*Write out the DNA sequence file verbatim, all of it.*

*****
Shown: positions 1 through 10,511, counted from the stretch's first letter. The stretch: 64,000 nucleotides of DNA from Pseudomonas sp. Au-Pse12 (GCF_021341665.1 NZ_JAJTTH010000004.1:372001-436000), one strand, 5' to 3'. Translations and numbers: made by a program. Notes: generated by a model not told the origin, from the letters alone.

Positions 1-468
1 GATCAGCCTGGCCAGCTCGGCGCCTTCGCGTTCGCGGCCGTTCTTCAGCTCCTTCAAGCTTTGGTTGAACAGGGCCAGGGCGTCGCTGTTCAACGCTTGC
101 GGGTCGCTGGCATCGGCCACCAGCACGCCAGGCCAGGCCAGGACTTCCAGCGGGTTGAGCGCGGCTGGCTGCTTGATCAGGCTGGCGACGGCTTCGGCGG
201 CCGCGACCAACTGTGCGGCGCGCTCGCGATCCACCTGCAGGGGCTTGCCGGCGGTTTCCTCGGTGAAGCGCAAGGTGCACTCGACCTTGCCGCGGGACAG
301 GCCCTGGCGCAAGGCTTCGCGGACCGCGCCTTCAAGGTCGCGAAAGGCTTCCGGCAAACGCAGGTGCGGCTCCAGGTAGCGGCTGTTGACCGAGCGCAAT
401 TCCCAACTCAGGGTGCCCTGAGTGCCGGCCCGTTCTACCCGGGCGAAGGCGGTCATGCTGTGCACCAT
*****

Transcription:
Shown: positions 1 through 10,511, counted from the stretch's first letter. The stretch: 64,000 nucleotides of DNA from Pseudomonas sp. Au-Pse12 (GCF_021341665.1 NZ_JAJTTH010000004.1:372001-436000), one strand, 5' to 3'. Translations and numbers: made by a program. Notes: generated by a model not told the origin, from the letters alone.

Positions 1-468
1 GATCAGCCTGGCCAGCTCGGCGCCTTCGCGTTCGCGGCCGTTCTTCAGCTCCTTCAAGCTTTGGTTGAACAGGGCCAGGGCGTCGCTGTTCAACGCTTGC
101 GGGTCGCTGGCATCGGCCACCAGCACGCCAGGCCAGGCCAGGACTTCCAGCGGGTTGAGCGCGGCTGGCTGCTTGATCAGGCTGGCGACGGCTTCGGCGG
201 CCGCGACCAACTGTGCGGCGCGCTCGCGATCCACCTGCAGGGGCTTGCCGGCGGTTTCCTCGGTGAAGCGCAAGGTGCACTCGACCTTGCCGCGGGACAG
301 GCCCTGGCGCAAGGCTTCGCGGACCGCGCCTTCAAGGTCGCGAAAGGCTTCCGGCAAACGCAGGTGCGGCTCCAGGTAGCGGCTGTTGACCGAGCGCAAT
401 TCCCAACTCAGGGTGCCCTGAGTGCCGGCCCGTTCTACCCGGGCGAAGGCGGTCATGCTGTGCACCAT